European Journal of Applied Physiology

, Volume 82, Issue 3, pp 178–187 | Cite as

Oxygen kinetics and modelling of time to exhaustion whilst running at various velocities at maximal oxygen uptake

  • V. L. Billat
  • R. H. Morton
  • N. Blondel
  • S. Berthoin
  • V. Bocquet
  • J. P. Koralsztein
  • T. J. Barstow
ORIGINAL ARTICLE

Abstract

The purpose of this study was to characterise the relationship between running velocity and the time for which a subject can run at maximal oxygen uptake (O2max), (tlimO2max). Seven physical education students ran in an incremental test (3-min stages) to determine O2max and the minimal velocity at which it was elicited (νO2max). They then performed four all-out running tests on a 200-m indoor track every 2 days in random order. The mean times to exhaustion tlim at 90%, 100%, 120% and 140% νO2max were 13 min 22 s (SD 4 min 30 s), 5 min 47 s (SD 1 min 50 s), 2 min 11 s (SD 38 s) and 1 min 12 s (SD 18 s), respectively. Five subjects did not reach O2max in the 90% νO2max test. All the subjects reached O2max in the runs at 100% νO2max. All the subjects, except one, reached O2max in the runs at 120%νO2max. Four subjects did not reach O2max in the 140% νO2max test. Time to achieve O2max was always about 50% of the time to exhaustion irrespective of the intensity. The time to exhaustion-velocity relationship was better fitted by a 3- than by a 2-parameter critical power model for running at 90%, 100%, 120%, 140% νO2max as determined in the previous incremental test. In conclusion, tlimO2max depended on a balance between the time to attain O2max and the time to exhaustion tlim. The time to reach O2max decreased as velocity increased. The tlimO2max was a bi-phasic function of velocity, with a peak at 100% νO2max.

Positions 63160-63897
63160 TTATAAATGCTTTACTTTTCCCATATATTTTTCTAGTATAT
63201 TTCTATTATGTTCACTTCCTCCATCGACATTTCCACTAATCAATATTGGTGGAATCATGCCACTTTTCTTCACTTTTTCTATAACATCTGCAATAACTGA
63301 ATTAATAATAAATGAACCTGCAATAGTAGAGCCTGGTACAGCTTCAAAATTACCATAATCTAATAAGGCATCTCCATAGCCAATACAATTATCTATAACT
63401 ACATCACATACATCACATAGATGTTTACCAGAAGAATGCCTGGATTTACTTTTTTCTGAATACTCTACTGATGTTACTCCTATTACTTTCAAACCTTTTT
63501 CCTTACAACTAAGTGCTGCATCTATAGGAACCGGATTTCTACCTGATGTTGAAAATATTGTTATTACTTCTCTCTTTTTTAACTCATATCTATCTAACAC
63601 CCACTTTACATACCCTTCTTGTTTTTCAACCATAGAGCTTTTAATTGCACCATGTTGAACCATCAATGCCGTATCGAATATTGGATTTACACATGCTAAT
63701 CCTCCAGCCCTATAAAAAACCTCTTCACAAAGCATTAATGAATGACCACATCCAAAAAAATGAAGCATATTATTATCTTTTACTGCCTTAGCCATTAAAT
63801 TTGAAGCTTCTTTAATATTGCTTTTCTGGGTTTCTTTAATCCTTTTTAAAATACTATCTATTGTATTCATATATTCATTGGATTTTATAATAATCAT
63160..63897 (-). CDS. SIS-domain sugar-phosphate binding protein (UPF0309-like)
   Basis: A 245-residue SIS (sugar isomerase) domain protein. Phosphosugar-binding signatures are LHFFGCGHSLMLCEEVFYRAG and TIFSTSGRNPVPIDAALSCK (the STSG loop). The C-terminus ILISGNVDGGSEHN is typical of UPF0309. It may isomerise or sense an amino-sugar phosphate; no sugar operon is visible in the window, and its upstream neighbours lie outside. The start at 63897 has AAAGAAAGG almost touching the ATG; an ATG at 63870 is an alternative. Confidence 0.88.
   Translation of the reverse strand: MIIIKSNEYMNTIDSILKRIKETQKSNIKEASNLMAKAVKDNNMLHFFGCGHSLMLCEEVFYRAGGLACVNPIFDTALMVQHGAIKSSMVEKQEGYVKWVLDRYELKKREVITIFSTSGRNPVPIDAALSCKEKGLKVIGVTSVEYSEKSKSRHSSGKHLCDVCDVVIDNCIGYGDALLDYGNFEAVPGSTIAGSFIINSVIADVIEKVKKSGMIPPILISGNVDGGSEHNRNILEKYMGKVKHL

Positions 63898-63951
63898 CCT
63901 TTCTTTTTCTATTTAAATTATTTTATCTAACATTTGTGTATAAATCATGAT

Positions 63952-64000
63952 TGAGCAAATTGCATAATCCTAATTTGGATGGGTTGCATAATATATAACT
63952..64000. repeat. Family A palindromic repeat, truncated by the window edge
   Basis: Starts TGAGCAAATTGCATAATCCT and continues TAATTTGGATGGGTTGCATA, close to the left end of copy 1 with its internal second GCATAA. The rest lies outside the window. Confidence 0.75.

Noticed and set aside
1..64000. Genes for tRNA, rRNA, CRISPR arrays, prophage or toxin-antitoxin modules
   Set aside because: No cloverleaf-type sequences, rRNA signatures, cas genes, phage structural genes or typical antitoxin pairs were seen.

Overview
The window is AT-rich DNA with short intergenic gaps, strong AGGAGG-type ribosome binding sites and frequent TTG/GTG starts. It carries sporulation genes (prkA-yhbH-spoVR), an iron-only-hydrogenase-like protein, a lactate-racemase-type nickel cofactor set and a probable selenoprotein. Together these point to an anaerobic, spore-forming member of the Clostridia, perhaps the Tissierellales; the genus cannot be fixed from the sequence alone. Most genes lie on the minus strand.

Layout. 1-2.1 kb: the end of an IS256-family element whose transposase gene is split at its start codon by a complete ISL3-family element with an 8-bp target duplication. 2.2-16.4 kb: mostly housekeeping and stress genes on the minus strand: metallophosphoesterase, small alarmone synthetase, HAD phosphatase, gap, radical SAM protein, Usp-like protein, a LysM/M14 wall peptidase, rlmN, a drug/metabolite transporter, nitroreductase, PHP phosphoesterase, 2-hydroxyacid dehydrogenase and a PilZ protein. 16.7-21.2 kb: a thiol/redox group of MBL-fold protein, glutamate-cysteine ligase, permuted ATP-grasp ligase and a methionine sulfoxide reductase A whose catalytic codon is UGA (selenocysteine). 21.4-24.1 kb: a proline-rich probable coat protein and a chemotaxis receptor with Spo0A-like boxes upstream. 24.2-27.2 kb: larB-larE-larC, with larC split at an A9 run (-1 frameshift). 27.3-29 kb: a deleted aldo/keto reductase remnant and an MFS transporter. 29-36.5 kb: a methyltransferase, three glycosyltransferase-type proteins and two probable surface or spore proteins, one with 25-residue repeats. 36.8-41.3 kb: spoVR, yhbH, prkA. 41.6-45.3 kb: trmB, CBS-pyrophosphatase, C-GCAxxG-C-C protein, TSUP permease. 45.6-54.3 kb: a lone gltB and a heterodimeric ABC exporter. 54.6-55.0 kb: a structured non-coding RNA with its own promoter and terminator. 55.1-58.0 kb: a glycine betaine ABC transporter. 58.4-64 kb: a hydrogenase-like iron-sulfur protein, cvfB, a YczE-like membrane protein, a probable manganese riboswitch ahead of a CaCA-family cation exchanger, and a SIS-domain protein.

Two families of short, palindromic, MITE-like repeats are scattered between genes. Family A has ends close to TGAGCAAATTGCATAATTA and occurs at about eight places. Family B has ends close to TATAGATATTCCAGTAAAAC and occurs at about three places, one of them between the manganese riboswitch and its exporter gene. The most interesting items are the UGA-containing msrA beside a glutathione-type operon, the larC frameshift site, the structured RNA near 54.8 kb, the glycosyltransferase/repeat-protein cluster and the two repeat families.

Key words Running Critical power model Oxygen uptake kinetics Modelling 

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Copyright information

© Springer-Verlag Berlin Heidelberg 2000

Authors and Affiliations

  • V. L. Billat
    • 1
  • R. H. Morton
    • 3
  • N. Blondel
    • 2
  • S. Berthoin
    • 2
  • V. Bocquet
    • 1
  • J. P. Koralsztein
    • 1
  • T. J. Barstow
    • 4
  1. 1.Centre de médecine du sport Caísse Centrale des Actívités Sociales (CCAS), 2 avenue Richerand 75010, Paris, FranceFR
  2. 2.University of Lille 2, Faculty of Sports Sciences, Lille, FranceFR
  3. 3.Massey University, Institute of Food, Nutrition and Human Health, Palmerston North, New ZealandNZ
  4. 4.Kansas State University, Department of Kinesiology, Kansas City, USAUS

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